From a village growing all of its food organically to a "huge scar in the earth" coal mine - Whanganui man Tony Sundman's trip to Thailand was one of stark contrasts.

The YMCA youth work co-ordinator, based at the Grey St campus, recently attended the global organisation's Green Ambassadors' training conference in Chiang Mai.

"It was good ... over in a flash," he said of the one-week conference. "It was hot too, I think we maxed out at 37 degrees."

The conference focused on environmental sustainability and Sundman spent each day doing certain activities like visiting a wholly organic village.


"At that village they grow their vegetables, then they take them to the market and then they sell them there.

"They school their children on site. It was a really beautiful place. They had things like water pumps that were bicycles ... so you pedal the bike and water comes up from the river.

"They looked like they were doing everything right ... they were just glowing."

The next day he and the other YMCA green ambassadors were taken to the Mae Moh coal power plant.

"It was a 1.5km open cast lignite coal mine. It was about 17km long ... a huge scar in the earth.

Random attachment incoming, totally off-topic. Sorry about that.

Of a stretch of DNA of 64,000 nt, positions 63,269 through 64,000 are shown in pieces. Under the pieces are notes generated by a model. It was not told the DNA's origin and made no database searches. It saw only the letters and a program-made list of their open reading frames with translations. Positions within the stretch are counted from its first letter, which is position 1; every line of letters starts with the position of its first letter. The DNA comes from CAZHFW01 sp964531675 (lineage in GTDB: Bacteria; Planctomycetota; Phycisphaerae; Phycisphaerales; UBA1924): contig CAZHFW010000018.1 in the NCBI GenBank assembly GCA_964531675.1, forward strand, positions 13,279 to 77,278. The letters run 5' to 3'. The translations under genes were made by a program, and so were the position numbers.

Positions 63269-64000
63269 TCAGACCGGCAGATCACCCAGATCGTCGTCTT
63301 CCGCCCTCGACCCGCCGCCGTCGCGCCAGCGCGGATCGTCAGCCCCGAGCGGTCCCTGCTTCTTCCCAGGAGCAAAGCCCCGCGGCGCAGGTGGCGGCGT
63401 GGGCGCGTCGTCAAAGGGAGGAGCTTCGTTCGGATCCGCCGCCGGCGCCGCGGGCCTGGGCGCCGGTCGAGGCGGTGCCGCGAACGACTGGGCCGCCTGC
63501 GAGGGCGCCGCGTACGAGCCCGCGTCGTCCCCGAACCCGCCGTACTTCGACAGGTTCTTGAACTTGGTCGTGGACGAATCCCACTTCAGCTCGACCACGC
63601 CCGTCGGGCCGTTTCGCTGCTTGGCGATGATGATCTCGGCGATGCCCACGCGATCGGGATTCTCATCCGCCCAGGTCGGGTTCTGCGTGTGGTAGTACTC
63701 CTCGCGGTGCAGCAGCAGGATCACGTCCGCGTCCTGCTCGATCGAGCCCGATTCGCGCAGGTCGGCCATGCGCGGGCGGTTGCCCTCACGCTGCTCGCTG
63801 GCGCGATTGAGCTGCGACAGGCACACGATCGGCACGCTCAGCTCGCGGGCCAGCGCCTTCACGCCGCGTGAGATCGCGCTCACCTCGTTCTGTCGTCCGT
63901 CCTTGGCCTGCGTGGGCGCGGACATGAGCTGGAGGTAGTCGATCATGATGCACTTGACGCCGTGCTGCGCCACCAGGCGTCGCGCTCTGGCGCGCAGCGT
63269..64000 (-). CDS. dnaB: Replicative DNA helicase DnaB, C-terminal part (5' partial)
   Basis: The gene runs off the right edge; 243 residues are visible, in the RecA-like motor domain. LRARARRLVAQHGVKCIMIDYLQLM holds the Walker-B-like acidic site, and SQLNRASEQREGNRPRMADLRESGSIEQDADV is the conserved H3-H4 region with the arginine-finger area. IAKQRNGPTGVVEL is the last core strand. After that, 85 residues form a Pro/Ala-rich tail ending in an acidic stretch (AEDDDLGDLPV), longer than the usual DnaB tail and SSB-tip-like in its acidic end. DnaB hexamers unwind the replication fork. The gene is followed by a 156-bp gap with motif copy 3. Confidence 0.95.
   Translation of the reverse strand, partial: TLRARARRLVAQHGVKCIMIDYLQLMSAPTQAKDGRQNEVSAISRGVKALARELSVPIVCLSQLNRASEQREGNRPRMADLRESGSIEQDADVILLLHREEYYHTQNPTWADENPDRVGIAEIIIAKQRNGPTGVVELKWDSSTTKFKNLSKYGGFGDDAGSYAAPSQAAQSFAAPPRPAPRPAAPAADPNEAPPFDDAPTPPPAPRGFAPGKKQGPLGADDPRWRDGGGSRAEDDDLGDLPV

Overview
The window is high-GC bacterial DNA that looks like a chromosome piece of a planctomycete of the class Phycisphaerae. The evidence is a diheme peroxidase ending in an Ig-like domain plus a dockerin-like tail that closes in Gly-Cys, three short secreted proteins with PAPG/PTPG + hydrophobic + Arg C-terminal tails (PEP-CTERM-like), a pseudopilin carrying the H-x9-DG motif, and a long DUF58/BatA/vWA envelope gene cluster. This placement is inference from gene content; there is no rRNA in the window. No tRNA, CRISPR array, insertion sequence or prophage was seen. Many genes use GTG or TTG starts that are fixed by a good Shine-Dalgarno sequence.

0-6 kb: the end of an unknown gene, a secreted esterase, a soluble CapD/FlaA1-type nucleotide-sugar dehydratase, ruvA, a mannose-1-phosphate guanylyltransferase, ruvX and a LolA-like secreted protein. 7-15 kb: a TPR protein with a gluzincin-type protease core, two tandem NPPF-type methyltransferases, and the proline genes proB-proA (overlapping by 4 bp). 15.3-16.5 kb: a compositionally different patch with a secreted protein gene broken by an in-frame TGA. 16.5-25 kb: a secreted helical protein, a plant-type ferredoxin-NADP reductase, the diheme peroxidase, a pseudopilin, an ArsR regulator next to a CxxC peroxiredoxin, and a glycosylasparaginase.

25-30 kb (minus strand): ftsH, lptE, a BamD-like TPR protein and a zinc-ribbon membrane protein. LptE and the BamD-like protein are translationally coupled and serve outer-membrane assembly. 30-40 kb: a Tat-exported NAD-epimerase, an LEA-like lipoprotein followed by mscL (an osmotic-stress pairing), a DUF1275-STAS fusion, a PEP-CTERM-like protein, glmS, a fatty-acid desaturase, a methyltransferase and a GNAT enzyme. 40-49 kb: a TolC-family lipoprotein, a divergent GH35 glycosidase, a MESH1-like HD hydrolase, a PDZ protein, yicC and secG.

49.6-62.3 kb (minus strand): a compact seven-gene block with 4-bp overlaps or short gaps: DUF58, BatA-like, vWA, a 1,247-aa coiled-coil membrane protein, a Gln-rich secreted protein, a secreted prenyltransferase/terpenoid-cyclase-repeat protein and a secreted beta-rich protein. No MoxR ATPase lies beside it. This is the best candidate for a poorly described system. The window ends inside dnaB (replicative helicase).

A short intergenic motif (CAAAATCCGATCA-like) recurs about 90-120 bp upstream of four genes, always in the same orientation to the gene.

"The coal itself is actually the poorest burning coal for carbon emissions. Coal's bad and lignite's the worst."

Sundman spent the remaining days doing classwork focusing on little things that can be done to reduce energy use.

He said that gave him ideas of what to do at the YMCA in Whanganui.


"My first step would be to make a team ... a green team who meet up maybe once a month and discuss projects or ways to improve green initiatives within our organisation and possibly the community.

"The more people on board and passionate about it the better the results are."

Sundman also said a lot of people recycled but didn't know how to do it right nor why they were doing it in the first place.

"I need to create information boards around the recycling areas of what can be recycled, why it's important to recycle ... maybe images of animals that are affected by pollution.

"So when they go to the bin instead of just chucking in, there's something to read, something to learn."

Of the 40 to 50 green ambassadors there, Sundman was surprised he was the only one from Australia, New Zealand and the Pacific Islands at the conference.